365 Nature – Day 139

In 2016 I’m doing a 365 Nature project. Each day of the year I will post something here about nature. It may be any format, a photo, video, audio, sketch or entry from my nature journal. It could be a written piece. Each day I will connect to nature in some way and share it here by the end of that day. You can keep up-to-date by subscribing to the RSS feed or be notified by email. See all the 365 Nature posts.

Thirty six years ago today Mount St. Helens erupted. I’d like to say I remember it, but I was not yet two years old and have no memory of the event. However, as a child growing up in the Pacific Northwest, it was never far from the collective memory of this place – we watched videos at school about the eruption and were well acquainted with the mountain. The day it blew, my family was walking to a park in our neighborhood in Camas, Washington, some fifty odd miles to the south west of the mountain. An abnormal number of cars driving up Prune Hill, one of the highest points in the town, alerted my parents to something happening. When we arrived back home, we could see the giant plume from our driveway.

Ash settled on our roof and my parents collected it in baby food jars, adorned with plastic, blue labels documenting the date and substance in white capital letters. The jars sat on our bookshelves as I grew up, a constant presence of the mountain in our home. When the jars were passed to me I resented the ugly jars and the 80’s style label, wishing instead for something more decorative, more appropriate for such a significant event in our state’s history. But then I realized the baby food jar and the 1980’s label both spoke of a combined history – a relic from my youth which had fed me now contained ash from a mountain.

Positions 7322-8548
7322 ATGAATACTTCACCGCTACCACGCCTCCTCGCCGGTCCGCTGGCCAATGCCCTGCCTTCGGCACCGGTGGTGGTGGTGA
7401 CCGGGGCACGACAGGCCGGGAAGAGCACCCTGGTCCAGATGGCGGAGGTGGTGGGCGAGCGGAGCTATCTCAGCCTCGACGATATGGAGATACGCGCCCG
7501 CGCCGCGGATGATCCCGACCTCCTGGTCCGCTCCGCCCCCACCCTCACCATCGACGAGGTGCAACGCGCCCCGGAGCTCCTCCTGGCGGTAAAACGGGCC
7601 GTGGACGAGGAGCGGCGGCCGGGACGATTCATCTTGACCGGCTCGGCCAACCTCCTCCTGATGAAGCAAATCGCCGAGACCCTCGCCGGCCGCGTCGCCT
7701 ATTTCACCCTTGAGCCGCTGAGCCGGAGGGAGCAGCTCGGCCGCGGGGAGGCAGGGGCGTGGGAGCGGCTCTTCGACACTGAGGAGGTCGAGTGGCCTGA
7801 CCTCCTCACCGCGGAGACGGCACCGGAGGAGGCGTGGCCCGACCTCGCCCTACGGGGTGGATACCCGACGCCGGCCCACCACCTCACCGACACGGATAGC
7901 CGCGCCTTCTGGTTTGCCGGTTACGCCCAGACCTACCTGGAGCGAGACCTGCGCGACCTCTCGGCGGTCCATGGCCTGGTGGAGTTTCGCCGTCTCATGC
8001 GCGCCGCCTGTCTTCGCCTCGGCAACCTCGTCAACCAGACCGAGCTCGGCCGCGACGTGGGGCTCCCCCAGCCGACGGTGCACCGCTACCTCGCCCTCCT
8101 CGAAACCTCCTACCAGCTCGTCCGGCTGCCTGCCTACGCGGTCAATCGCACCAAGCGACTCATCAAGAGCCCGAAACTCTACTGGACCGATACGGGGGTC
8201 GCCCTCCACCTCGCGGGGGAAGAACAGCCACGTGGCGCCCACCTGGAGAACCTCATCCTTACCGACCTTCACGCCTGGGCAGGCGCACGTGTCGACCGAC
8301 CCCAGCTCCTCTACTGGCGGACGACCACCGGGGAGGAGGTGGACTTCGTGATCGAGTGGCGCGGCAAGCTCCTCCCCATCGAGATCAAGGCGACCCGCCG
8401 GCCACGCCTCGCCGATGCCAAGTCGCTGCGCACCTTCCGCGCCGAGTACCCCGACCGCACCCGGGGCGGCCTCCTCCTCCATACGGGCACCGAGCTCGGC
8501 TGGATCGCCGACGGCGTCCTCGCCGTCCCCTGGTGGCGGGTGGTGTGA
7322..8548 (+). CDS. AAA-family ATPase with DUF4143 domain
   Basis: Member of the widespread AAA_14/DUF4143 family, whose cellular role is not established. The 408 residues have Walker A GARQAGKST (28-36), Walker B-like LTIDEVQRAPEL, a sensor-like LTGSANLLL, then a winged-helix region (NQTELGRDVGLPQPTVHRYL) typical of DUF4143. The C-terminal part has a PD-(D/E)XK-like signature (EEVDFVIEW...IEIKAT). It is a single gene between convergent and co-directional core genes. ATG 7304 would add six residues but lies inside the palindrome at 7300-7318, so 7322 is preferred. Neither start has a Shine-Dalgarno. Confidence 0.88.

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Kelly Brenner

Kelly Brenner is a naturalist, writer and photographer based in Seattle. She is the author of a book about urban nature, coming Spring 2020 from Mountaineers Books. She writes freelance articles about natural history and has bylines in Crosscut, ParentMap, National Wildlife Magazine and others. On the side she writes fiction.

Kelly holds a bachelors degree in landscape architecture from the University of Oregon and a certificate in non-fiction writing from the University of Washington.

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